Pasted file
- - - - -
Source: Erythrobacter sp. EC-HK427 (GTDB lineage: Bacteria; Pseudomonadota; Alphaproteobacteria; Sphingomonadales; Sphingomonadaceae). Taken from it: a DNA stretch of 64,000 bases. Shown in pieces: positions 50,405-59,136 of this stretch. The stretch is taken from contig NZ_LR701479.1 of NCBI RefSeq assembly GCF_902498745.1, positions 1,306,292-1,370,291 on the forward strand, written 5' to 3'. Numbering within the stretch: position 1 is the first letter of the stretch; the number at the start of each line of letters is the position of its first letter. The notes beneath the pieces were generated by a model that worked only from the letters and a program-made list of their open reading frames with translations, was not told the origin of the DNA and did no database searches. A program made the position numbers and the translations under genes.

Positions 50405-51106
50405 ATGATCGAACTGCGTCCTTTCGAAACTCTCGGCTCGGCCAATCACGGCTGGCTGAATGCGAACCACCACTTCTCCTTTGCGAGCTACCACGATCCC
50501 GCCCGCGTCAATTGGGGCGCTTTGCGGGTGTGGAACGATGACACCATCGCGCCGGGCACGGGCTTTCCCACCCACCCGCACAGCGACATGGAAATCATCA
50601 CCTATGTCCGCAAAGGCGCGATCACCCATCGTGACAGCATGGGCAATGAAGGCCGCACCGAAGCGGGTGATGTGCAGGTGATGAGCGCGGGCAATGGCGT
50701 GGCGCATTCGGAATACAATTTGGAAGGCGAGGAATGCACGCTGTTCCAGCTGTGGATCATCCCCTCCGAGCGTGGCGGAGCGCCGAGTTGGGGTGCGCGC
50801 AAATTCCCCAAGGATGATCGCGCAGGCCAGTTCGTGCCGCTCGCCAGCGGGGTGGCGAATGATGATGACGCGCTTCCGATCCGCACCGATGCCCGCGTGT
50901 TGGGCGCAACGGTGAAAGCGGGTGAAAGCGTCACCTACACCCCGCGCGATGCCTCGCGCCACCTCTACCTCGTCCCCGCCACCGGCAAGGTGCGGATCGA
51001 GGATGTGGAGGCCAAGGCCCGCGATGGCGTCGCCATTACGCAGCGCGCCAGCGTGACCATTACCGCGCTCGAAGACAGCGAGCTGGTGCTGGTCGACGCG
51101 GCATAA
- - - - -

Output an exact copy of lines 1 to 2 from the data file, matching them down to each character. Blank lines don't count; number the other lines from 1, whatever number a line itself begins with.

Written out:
Source: Erythrobacter sp. EC-HK427 (GTDB lineage: Bacteria; Pseudomonadota; Alphaproteobacteria; Sphingomonadales; Sphingomonadaceae). Taken from it: a DNA stretch of 64,000 bases. Shown in pieces: positions 50,405-59,136 of this stretch. The stretch is taken from contig NZ_LR701479.1 of NCBI RefSeq assembly GCF_902498745.1, positions 1,306,292-1,370,291 on the forward strand, written 5' to 3'. Numbering within the stretch: position 1 is the first letter of the stretch; the number at the start of each line of letters is the position of its first letter. The notes beneath the pieces were generated by a model that worked only from the letters and a program-made list of their open reading frames with translations, was not told the origin of the DNA and did no database searches. A program made the position numbers and the translations under genes.

Positions 50405-51106